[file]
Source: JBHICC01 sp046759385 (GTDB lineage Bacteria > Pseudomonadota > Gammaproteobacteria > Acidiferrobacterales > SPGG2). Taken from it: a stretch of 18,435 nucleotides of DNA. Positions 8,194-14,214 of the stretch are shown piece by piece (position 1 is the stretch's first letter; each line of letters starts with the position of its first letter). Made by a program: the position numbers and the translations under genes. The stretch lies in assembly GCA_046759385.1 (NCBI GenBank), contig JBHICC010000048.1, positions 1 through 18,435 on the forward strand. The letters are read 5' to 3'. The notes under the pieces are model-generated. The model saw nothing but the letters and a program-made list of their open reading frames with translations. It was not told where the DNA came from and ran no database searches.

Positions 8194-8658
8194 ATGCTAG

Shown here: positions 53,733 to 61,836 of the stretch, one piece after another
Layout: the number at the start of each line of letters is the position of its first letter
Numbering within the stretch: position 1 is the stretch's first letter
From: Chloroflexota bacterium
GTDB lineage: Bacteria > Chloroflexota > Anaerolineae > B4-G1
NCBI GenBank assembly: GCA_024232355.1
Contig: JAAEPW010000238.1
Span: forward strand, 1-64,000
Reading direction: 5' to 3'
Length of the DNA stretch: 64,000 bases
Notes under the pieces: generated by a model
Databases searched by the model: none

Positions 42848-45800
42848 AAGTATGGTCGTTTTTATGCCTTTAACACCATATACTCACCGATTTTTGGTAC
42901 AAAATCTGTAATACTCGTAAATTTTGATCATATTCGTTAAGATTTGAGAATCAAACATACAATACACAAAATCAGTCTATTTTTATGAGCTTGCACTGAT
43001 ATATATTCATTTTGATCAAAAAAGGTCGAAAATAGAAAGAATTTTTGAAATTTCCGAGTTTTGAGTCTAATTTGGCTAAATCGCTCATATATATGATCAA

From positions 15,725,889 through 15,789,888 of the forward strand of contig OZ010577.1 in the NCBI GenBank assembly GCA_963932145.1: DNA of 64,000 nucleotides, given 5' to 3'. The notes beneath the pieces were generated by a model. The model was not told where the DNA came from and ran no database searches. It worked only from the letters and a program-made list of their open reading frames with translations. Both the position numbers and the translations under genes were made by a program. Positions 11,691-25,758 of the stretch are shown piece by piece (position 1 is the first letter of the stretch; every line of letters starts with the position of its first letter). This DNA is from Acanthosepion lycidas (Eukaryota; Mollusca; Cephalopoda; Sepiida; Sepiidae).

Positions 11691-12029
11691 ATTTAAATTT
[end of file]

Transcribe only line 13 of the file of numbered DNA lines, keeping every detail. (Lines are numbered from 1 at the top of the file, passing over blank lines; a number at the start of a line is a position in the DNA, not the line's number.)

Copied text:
Length of the DNA stretch: 64,000 bases